SOBEL: Whereas you know in thinking about how to build infrastructure in such a way to be resilient, I think that's only really beginning to be talked about in a serious way.

HARLOW: You know I think it's a really hard question because I was really amazed at the response that we saw in New York City and New Jersey in a lot of places, nothing is perfect, but amazed at what went in to getting these cities and communities back up and running.

But I also spent a lot of time with people that live on -- on the coastline faced there that are rebuilding again and they face that tough question of should we rebuild or not. We know this could happen again you hear over and over again from a lot of people, this was a 100 year storm right? That this isn't going to happen every year.

We frankly can't predict this but you write in your op-ed, you say "We still have trouble accepting that the future will bring new ones unlike those before. It will."

So you're of the belief that this is not a one in 100 year storm?

SOBEL: Well I think actually if you look historically, Sandy was probably a one in several hundred year storm.

HARLOW: Right.

SOBEL: That doesn't mean of course even that by itself doesn't mean that you have to wait another several years to happen. But what I was referring to in that piece, is that because the sea level is rising because the climate is getting warmer because the greenhouse gases that we put into the atmosphere, that's going to make the same event happen much more frequently because with a higher sea level, it will take a weaker storm to make the same kind of flooding.

So I mean there's two issues, one is that we're not so good at thinking about rare events and recognizing that even something is rare and maybe unlikely in the next year, in the next two years it will be catastrophic enough that it did happened and we should prepare for it is the assumption.

But then there's the fact that we're changing the climate in such a way that events like this, because of the sea level rise especially will become less rare. And that's the other thing we have to reckon with and that's really the -- the biggest of the long-term problems.

HARLOW: Right.

SOBEL: That -- that we're really failing to address, in the United States in particular.

HARLOW: And the big question is how do you get people to spend so much money, so much time, so much energy on this when there are also so many other pressing issues.

It's a fascinating article. Go to You can read his op-ed there. I appreciate you joining us this morning Adam thank you.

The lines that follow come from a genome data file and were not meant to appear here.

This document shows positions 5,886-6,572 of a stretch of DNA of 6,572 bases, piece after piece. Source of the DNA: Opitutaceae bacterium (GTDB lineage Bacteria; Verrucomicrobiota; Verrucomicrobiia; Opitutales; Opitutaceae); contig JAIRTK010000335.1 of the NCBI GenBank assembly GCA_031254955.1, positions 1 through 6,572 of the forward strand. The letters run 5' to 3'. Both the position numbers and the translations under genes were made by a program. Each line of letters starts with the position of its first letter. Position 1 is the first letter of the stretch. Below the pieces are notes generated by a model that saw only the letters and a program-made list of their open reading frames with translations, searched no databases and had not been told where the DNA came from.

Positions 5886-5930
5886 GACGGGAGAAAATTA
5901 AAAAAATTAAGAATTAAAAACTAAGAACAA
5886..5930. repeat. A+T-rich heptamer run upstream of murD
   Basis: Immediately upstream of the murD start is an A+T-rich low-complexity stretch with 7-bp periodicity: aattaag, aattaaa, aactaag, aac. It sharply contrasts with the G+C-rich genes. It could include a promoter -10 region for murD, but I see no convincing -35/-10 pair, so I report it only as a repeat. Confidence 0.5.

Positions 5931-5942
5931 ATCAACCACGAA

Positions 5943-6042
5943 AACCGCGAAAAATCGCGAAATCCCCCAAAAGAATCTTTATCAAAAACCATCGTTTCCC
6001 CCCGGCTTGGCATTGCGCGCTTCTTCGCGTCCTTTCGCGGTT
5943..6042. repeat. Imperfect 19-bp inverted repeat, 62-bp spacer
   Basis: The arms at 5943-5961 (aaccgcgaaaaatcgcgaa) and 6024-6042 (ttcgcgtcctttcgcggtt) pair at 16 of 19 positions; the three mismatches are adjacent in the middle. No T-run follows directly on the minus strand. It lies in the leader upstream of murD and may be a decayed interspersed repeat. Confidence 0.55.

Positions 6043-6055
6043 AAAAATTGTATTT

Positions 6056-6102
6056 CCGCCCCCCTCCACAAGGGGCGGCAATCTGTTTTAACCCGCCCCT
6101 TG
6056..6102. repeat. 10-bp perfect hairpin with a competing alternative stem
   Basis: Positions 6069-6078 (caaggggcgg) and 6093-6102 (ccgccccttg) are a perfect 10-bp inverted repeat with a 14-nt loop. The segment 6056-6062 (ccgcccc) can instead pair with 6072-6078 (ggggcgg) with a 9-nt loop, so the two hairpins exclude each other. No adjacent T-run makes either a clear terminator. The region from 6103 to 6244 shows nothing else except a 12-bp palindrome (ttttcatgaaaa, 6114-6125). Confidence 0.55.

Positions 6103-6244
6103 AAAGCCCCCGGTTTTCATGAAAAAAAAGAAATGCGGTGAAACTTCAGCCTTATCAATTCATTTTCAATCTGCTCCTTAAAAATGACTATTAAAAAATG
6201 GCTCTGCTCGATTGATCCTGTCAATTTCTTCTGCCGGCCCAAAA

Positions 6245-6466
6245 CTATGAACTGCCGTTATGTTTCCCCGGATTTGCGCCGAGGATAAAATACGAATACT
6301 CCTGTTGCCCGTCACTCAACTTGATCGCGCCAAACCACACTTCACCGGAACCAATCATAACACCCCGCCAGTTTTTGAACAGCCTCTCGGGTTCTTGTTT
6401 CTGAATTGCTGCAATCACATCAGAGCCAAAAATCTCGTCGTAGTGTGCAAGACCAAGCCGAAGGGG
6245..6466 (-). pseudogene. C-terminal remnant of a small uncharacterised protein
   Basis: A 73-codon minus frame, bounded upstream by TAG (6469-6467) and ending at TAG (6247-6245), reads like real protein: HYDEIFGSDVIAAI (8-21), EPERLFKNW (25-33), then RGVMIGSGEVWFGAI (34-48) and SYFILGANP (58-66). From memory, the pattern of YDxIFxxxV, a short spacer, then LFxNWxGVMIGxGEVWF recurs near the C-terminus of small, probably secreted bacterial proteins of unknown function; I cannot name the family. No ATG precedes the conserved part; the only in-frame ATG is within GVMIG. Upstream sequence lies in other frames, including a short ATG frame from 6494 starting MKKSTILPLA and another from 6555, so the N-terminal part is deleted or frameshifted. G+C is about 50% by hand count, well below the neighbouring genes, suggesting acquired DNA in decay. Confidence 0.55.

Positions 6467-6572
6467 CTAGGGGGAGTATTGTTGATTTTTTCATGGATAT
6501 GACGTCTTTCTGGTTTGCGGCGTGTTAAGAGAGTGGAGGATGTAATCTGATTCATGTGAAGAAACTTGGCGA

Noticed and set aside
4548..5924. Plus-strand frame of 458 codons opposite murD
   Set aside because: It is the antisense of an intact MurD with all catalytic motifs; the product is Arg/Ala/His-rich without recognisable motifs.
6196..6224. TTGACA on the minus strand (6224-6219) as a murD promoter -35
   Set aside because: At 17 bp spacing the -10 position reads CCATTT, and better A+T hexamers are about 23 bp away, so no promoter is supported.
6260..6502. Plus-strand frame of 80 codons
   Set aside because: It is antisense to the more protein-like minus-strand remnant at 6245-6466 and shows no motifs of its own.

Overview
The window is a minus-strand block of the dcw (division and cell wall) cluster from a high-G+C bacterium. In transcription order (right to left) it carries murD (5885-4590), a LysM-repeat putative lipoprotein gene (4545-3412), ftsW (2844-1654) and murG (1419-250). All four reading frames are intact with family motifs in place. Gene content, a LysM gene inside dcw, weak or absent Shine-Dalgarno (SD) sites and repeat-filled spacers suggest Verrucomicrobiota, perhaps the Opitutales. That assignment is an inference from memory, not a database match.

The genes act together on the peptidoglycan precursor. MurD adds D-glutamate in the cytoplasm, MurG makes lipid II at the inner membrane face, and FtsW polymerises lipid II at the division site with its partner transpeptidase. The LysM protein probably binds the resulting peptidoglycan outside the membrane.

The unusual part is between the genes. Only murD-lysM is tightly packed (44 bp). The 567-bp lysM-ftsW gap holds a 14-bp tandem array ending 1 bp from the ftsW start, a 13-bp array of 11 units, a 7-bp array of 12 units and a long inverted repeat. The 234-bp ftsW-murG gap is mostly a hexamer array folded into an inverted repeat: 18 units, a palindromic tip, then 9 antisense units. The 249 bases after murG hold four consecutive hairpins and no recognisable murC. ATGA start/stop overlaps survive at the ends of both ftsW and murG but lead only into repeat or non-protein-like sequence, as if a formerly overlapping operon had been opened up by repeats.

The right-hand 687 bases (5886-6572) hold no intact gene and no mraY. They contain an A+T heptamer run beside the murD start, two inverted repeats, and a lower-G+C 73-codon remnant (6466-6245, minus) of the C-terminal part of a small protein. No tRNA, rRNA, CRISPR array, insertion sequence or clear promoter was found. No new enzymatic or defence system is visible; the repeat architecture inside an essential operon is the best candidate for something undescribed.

SOBEL: Thank you.

HARLOW: All right still to come in the NEWSROOM. You know him from "Sweet Jane" and "Walk on the Wild Side". Lou Reed. He died on Sunday we're going to take a look back at the life, the legacy of this rock legend.


HARLOW: Rock fans this morning remembering a poet and a true pioneer. Singer, songwriter Lou Reed died Sunday at his home in New York. Our Nischelle Turner has a look at his life and his legacy.


NISCHELLE TURNER, CNN ENTERTAINMENT CORRESPONDENT (voice over): With classics like "Sweet Jane" Lou Reed influenced generations of rockers often merging with risque lyrics with droning guitars. Born and raised in New York Reed joined creative forces with Andy Warhol who sponsored the Velvet Underground. "Rolling Stone" named the Underground's 1967 debut album the "13th Greatest of all time."

LOU REED, MUSICIAN: I get personal satisfaction of making things that don't exist. I follow passion. That's the one rule I've lived by.

TURNE: The edgy Reed said he wanted to tell the stories of outsiders as a solo artist, Reed's lyrics and "Take a Walk on the Wild Side" explored sex, drugs and drag queens.

ANTHONY DECURTIS, CONTRIBUTING EDITOR, ROLLING STONE MAGAZINE: He saw himself as a literary figure as much as a musician and he took that aspect of his work very seriously.

TURNER: Reed also delved into acting playing an annoying record producer in Paul Simon's 1980 movie riff on the music business, "One Trick Pony".

REED: What do you think I am just a nod turner here I made -- I made a couple of records myself, you know I know what I'm doing.

TURNER: Reed loved poetry and legions of Indy rockers hung on his every word. His celebrated independence streak as heard on "I love you Suzanne.

REED: You do what you can. Do what you got to do. For the love of Suzanne.

TURNER: Reed had been frail for months after a liver transplant earlier this year. He died at his home in South Hampton, New York at age 71.

Nischelle Turner, CNN, Los Angeles. (END VIDEOTAPE)